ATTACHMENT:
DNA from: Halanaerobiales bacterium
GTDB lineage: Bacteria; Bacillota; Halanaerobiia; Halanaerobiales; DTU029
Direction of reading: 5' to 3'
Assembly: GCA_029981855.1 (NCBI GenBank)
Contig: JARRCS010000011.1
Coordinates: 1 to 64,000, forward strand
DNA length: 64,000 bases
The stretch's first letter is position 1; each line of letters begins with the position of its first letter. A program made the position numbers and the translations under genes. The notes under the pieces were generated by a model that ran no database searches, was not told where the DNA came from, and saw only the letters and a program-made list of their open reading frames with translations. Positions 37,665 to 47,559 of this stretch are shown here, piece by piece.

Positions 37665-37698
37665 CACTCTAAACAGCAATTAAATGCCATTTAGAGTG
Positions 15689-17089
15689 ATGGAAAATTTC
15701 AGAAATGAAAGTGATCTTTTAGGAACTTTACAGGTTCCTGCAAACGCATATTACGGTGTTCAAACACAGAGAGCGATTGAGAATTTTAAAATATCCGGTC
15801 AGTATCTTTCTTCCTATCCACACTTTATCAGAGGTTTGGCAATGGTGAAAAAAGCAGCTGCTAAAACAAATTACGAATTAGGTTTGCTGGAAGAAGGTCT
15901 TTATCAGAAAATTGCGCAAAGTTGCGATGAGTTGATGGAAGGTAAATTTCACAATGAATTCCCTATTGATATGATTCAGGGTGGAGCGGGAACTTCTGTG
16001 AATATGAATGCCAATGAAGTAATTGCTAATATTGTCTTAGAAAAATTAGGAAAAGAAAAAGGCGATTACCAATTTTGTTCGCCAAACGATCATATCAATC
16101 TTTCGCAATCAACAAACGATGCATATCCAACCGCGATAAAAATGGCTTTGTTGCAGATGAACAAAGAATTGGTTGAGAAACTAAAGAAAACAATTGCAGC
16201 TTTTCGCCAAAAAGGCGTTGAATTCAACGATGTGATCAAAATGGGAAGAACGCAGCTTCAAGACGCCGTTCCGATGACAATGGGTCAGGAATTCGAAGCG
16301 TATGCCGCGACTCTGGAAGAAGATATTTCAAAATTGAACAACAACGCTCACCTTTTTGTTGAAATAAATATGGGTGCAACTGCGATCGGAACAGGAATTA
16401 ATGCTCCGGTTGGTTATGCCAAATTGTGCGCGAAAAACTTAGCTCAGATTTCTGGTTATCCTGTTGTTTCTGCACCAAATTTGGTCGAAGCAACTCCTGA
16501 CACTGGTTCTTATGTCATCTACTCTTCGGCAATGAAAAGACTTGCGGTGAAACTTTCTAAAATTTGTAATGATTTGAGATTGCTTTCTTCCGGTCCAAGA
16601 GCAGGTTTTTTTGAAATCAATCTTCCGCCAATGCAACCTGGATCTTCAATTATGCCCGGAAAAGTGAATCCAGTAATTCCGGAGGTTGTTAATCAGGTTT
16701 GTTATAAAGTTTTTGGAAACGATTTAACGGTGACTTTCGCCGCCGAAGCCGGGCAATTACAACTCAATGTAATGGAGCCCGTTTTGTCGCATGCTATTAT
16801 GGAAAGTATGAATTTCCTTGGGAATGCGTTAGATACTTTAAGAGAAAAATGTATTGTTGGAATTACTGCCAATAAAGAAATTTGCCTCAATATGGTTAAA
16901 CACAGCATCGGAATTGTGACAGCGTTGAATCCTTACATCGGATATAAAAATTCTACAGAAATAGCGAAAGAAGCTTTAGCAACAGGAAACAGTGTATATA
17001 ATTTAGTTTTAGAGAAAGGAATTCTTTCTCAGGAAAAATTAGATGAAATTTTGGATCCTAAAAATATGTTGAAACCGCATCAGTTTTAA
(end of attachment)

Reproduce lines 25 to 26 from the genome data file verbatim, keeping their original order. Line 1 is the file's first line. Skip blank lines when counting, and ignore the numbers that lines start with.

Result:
16901 CACAGCATCGGAATTGTGACAGCGTTGAATCCTTACATCGGATATAAAAATTCTACAGAAATAGCGAAAGAAGCTTTAGCAACAGGAAACAGTGTATATA
17001 ATTTAGTTTTAGAGAAAGGAATTCTTTCTCAGGAAAAATTAGATGAAATTTTGGATCCTAAAAATATGTTGAAACCGCATCAGTTTTAA